By Jesse Marx
By Chris Parker
By Jake Rossen
By Jesse Marx
By Michelle LeBow
By Alleen Brown
By Maggie LaMaack
By CP Staff
You should know going in that I had rather delusional visions of grandeur about this whole fathering business. I knew right away when my eldest son, Benjamin, was born that I was going to be a Father with a capital F. Sure, anyone siring a child is a father in name, but I planned to father with purpose! I wanted to impart to my sons all that it means to be male. Despite my good intentions, however, I quickly discovered that this wasn't as easy as it sounded. Not only did I have a lot to learn about manhood, I had no idea how to teach it to my sons.
Since Benjamin's birth, however, I have spent countless hours reading, researching, and meditating in order to try to get my head around the concept of manhood and how best to share it with Benjamin and his little brother, Jeremiah. I have come to the conclusion that growing a boy into a man is about becoming the man you want to be. It's about being around enough for your son to see you be that man. And I have learned that a man does not teach; a man demonstrates, often through ritual or ceremony. All over the world, culturally specific rites of passage are an integral part of a boy's growth into manhood. Unfortunately, American boys today lack the nearly universal experience of participating in meaningful passage ceremonies with the significant men in their lives. Noting this glaring gap in my own sons' lives, I decided to create passage ceremonies that I could offer Benjamin and Jeremiah as I mentor them into maturity. My goal in creating the ceremonies has been to demonstrate mindfully and in community with other men what it is be a man; to be present as my sons discover their own paths to manhood and to celebrate their progress as well as honor their struggles; and to offer a defined path they may take to get there.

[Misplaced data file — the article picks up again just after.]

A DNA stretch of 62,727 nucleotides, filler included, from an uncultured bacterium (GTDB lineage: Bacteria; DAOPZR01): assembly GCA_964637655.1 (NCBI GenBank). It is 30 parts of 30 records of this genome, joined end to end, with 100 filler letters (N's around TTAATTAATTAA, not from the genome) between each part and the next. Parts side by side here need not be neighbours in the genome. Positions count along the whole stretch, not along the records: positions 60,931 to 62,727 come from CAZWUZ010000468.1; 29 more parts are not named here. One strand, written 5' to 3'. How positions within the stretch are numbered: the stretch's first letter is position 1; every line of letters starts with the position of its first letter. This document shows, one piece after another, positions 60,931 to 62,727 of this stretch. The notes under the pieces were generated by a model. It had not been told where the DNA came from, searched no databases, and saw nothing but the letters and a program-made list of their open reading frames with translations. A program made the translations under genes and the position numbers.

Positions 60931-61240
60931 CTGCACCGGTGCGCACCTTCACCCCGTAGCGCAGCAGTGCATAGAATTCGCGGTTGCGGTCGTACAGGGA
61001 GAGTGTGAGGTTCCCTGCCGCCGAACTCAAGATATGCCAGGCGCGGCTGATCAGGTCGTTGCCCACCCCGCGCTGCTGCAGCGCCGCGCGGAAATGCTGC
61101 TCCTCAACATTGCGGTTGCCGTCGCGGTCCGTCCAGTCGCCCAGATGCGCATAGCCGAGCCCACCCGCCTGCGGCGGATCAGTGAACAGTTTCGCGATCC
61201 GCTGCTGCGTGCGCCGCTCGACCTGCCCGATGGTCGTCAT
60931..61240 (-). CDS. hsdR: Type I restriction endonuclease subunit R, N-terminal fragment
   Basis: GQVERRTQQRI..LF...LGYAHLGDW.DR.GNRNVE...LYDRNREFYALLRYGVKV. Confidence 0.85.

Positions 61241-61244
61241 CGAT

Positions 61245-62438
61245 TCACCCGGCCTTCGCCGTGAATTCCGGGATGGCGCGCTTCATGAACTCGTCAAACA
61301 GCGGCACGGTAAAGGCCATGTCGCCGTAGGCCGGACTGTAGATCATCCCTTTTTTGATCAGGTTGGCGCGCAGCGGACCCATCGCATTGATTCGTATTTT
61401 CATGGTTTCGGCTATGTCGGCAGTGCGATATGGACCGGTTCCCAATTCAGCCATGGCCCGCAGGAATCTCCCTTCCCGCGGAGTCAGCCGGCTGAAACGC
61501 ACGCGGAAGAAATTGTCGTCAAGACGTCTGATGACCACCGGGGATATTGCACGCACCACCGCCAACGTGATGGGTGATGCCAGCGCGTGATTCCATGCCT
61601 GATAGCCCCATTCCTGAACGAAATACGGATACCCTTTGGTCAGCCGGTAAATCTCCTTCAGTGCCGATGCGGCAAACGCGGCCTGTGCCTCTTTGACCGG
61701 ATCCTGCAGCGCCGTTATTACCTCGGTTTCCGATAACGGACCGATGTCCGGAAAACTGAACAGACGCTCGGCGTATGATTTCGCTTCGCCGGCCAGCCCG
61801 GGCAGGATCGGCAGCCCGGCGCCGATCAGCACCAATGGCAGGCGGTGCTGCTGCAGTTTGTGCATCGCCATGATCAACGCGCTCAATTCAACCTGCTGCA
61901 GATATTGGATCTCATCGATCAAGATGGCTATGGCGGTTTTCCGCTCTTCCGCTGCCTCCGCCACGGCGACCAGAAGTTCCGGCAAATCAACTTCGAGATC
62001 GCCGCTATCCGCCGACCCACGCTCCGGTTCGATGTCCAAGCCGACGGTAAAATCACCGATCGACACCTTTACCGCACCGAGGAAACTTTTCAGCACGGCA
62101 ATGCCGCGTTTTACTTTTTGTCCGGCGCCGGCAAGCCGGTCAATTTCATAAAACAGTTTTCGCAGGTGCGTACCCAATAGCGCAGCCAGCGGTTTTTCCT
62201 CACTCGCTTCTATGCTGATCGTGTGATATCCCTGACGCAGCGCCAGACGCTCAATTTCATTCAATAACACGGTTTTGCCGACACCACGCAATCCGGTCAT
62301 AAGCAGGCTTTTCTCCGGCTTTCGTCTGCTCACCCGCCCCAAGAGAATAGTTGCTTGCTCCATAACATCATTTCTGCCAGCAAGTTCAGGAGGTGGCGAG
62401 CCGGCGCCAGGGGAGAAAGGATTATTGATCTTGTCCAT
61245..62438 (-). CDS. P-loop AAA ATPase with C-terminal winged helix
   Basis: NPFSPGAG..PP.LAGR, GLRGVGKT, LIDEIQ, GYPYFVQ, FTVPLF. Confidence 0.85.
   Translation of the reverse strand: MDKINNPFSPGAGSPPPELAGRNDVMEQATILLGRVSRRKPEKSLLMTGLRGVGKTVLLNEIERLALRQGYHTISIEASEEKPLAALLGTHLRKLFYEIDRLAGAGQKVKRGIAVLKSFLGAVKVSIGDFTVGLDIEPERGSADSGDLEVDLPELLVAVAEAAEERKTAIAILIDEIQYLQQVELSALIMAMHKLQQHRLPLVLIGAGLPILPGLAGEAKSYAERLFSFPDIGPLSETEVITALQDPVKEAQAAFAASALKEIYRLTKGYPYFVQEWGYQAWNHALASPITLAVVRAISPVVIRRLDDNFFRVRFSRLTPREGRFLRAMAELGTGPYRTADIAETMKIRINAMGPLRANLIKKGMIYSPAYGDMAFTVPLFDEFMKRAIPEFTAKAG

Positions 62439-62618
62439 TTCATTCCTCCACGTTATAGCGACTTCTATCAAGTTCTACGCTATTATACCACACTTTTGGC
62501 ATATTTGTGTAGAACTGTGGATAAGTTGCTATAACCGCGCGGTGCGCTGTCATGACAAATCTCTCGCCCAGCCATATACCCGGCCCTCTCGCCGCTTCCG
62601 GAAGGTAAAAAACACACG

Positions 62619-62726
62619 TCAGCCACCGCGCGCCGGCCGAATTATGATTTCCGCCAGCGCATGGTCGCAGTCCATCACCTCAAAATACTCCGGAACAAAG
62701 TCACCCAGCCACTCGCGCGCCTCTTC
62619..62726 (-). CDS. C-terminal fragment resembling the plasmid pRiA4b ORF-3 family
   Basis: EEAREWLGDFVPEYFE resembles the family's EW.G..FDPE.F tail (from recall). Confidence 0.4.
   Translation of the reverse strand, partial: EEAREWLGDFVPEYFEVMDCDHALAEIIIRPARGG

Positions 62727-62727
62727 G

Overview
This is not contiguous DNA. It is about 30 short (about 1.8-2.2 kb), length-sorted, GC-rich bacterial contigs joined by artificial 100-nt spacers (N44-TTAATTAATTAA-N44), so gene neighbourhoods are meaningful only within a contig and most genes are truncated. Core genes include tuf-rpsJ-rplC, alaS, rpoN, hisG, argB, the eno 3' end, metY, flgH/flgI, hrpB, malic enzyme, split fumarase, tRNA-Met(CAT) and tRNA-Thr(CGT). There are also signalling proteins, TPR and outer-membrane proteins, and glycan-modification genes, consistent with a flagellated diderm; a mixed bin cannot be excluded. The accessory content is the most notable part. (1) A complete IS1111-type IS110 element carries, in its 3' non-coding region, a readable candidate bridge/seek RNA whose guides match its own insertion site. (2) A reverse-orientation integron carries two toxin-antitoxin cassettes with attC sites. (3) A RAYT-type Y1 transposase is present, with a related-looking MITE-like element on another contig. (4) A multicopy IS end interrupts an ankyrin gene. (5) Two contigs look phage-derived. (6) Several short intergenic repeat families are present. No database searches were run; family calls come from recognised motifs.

The foundation for the ceremonies exists in a metaphorical story I made up about a boy, Rex, and his journey into Manhood. The essential path begins at the center of an imaginary village at the hearth of a fire. With the passing of years and the completion of each ceremony, Rex moves farther away from the hearth of his home until finally, at Manhood, Rex stands at the top of a mountain for his final ceremony.
I have named the ceremonies/stages after the transition points in the story: the Hillside (age 4), the Prairie (age 8), the Forest (age 12), the Valley (age 16), and the Mountain (age 20). Only three of the transitions are covered here. The story is broken into a series of fables, each fable defining a transition to the next ritual of passage toward maturity.
I know many of us think of family and community ritual as an ancient thing. But ceremony is not ancient. Creating sacred space for yourself, your son, and a community of men doesn't require that you learn some other, forgotten language or pick up a culture that is not your own. Simply sharing a story with your son about going to work and accepting responsibility for a mistake will become sacred when you tell it. For many reasons, American men have given up our responsibility to mentor and apprentice our sons and to share our lives with them in whole and meaningful ways. By creating your own passage ceremonies, you can reclaim your role as your son's father.
The first two to four years of a boy's life is spent at the hearth of Mother, nursing, discovering his body, and meeting his family. There is very little distinction between boys and girls during this stage. The beginning of a boy's differentiation from his mother and, indeed, from woman, begins at the Hillside. Before designing my son's first passage ceremony, I first had to choose my own community of men and ask myself, "Who will stand with me and celebrate my son's passages?" This is a momentous decision for a father, and one that is deserving of a great deal of thoughtful deliberation.
Each of the Manhood ceremonies begins with the building of a fire. The fire offers not only a place to tell stories but a way to honor our heritage at the hearth as we move into manhood.
In my fable, the Hillside is at the edge of the village and is simultaneously a part of and not a part of the larger community. This first ceremony, taking place at around age four, is the simplest and yet, perhaps, the most significant. This is a time when the boy is becoming aware for the first time that he can exist apart from his mother and is beginning to connect with his father as a potential ally. In my story, Rex stands at the top of the hillside and can look around to see his mother tending the fire, as well as the prairie and landscape beyond his village. He sees that the world is much bigger than his village and begins his preparations to explore it.